President Obama: Pardon Prisoners and Commute Unjust Sentences

President Obama: Pardon Prisoners and Commute Unjust Sentences

While the Obama administration has fallen short on many of the actual policy changes needed to end the "war on drugs," there's one tool at the administrative's disposal that could have a sweeping and immediate impact on our criminal justice system: the pardon power. Although Attorney General Eric Holder has called on federal prosecutors to avoid mandatory minimums, which require automatic sentences for certain crimes and take away judges' power to consider individual circumstances, prosecutors continue to pursue them and offenders continue to serve decades-long sentences for nonviolent drug crimes. 

On their website, the organization Families Against Mandatory Minimums highlights some of the most striking cases: There's Weldon Angelos, serving fifty-five years for selling marijuana while possessing a fire arm—a sentence the judge on the case called "unjust, cruel and even irrational." There's also Stephanie George, a mother of three serving life in prison without parole for being "a girlfriend and bag holder and money holder" in a drug conspiracy.

The public is clearly not served by locking up offenders who pose no danger, separating them from their families and taking away their ability to work or otherwise contribute to society. Join The Nation in calling on President Obama to pardon or commute the sentences of federal prisoners serving excessive sentences for nonviolent drug crimes.

Prison hand
Reuters/Joshua Lott

After completing this action, you will receive periodic updates on articles, events and actions from The Nation magazine. You may unsubscribe at any time.

1-25 of 3247 signatures
Number Date Name Location
3247 3 weeks ago sarah arnold Brooklyn, NY
3246 1 month ago Mark Sangerman Seattle, WA Stop mandatory minimums and long term solitary confinement. We should no longer be the country that imprisons more people than any other country on Earth.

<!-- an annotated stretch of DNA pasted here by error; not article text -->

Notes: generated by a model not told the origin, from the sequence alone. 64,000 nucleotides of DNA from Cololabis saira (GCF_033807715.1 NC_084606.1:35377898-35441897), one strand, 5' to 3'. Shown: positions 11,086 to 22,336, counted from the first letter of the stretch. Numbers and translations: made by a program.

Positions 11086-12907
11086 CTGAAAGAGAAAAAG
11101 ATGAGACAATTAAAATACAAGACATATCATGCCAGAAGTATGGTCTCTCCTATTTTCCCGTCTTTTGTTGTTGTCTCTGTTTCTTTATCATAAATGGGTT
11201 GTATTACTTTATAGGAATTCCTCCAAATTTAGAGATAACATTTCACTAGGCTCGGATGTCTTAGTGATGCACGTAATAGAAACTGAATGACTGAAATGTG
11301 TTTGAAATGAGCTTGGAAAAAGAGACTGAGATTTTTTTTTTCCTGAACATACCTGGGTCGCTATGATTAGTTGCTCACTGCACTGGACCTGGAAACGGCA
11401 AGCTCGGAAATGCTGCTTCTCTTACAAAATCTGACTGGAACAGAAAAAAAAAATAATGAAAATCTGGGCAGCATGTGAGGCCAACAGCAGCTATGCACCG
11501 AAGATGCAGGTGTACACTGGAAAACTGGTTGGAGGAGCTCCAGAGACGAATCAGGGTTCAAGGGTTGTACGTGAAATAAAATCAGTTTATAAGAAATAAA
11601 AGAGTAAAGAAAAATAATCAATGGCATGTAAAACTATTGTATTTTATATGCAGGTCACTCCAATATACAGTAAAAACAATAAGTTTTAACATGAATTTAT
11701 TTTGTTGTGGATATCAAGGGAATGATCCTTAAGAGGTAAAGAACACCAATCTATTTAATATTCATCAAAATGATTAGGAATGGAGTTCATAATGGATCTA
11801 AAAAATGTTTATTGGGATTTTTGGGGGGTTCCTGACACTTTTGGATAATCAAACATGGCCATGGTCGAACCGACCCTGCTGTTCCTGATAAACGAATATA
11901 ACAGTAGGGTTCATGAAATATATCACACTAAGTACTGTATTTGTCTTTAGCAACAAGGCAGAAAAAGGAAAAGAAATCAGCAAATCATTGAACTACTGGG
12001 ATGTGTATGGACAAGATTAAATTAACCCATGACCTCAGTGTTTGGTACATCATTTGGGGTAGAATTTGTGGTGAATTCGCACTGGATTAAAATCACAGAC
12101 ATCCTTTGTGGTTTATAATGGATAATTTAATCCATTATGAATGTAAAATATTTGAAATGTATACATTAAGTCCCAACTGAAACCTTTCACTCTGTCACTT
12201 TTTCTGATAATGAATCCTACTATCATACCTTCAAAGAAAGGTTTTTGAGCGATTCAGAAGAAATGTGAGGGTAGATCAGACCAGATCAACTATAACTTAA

3245 2 months ago Margaret Lang New Orleans, LA Stop the injustice, racism, madness! Why is congressman Raydel(?) a free man? The height of hypocrisy and injustice. What a lie that everyone has the same opportunities in America!
3244 2 months ago Inez Andrews West Palm Beach, FL
3243 2 months ago Donna Dallas TX Prison shouldn't be a "for profit" business! Men and Women should not be serving prison time for non-violent crimes!
3242 2 months ago cal lash glendale, AZ
3241 3 months ago Mark Webb Kenai, AK The current system of drug laws for victimless crimes is an abomination on civil society.
3240 3 months ago Anonymous
3239 3 months ago Philip Hutchison Albany, OH
3238 3 months ago Debby Kleinberg Yorktown Heights, NY
3237 3 months ago Mary Chapn Easthampton, MA Please use your power of pardon. It is a disgrace to live in the country with the highest incarceration rate! I am for liberty and I don't want my tax dollars going to prisons
3236 3 months ago Brandy Yates Christensen Magna, UT
3235 3 months ago Deborah Lyons Oxford, OH
3234 3 months ago Robert Funke Roslindale, MA
3233 3 months ago Marilyn Hacker New York, NY
3232 3 months ago Sherrylee Felger Port Orford, OR Call me cynical, but someone needs to tell the President that incarceration is not a conscionable jobs program!
3231 3 months ago Ron Strand Vancouver, BC
3230 3 months ago Savannah H NY, NY
3229 3 months ago John Caudill Valparaiso, IN
3228 3 months ago sanford abrams albuquerque, NM
3227 3 months ago Suzanne Gorenfeld Novato, CA The non-violent crime sentences have fed a vile private prison business which is comparable to human trafficking. The distinction between profiteering and government has been obliterated.
3226 4 months ago Rose Cnudde Durham, NC Most people should not be jailed for non-violent crimes, some should perform community service, some may have to pay restitution. And we should most certainly not have private prisons, private for...
3225 4 months ago Mercy Grieco Fresno, AL
3224 4 months ago Vincent Jennings NYC, NY
3223 4 months ago Anonymous
Next ->